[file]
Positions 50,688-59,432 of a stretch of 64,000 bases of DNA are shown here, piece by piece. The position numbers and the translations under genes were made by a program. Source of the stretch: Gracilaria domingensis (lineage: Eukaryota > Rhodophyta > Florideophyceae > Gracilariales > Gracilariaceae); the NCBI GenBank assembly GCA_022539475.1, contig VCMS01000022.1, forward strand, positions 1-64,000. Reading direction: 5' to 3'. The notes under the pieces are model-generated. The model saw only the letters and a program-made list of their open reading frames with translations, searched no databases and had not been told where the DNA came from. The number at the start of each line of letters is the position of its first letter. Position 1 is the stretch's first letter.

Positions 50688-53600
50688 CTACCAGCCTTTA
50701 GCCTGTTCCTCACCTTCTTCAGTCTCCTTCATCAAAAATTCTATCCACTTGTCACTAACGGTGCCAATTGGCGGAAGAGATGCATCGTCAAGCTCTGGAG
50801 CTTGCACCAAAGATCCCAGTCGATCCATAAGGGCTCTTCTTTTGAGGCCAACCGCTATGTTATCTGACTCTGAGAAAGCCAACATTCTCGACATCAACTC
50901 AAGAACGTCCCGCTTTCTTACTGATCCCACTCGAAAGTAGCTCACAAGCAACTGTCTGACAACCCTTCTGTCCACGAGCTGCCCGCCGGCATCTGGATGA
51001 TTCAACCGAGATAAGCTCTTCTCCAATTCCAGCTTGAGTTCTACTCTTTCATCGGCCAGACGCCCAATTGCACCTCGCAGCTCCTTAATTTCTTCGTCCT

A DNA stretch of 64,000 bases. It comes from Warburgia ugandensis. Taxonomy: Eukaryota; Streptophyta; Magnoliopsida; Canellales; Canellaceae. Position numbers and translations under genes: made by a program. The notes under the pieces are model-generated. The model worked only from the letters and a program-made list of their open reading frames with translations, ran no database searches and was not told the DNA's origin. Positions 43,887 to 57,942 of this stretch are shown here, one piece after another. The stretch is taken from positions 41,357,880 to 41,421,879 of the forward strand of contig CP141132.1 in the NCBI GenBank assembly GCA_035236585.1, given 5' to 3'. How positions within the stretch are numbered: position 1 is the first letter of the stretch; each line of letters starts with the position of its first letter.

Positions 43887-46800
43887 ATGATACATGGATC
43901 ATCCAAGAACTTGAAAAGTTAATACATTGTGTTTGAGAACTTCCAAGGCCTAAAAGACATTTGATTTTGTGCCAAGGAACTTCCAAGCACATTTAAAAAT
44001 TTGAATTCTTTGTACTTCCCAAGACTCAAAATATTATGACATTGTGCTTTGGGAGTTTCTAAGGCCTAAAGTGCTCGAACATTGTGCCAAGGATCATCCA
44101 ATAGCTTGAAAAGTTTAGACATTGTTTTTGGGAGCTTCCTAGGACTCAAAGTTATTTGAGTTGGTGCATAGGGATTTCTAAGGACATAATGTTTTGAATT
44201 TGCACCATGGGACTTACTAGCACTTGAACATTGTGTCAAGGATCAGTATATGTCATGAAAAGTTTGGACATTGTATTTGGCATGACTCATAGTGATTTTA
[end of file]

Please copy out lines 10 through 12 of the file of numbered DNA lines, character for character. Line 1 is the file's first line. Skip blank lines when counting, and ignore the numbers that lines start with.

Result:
43887 ATGATACATGGATC
43901 ATCCAAGAACTTGAAAAGTTAATACATTGTGTTTGAGAACTTCCAAGGCCTAAAAGACATTTGATTTTGTGCCAAGGAACTTCCAAGCACATTTAAAAAT
44001 TTGAATTCTTTGTACTTCCCAAGACTCAAAATATTATGACATTGTGCTTTGGGAGTTTCTAAGGCCTAAAGTGCTCGAACATTGTGCCAAGGATCATCCA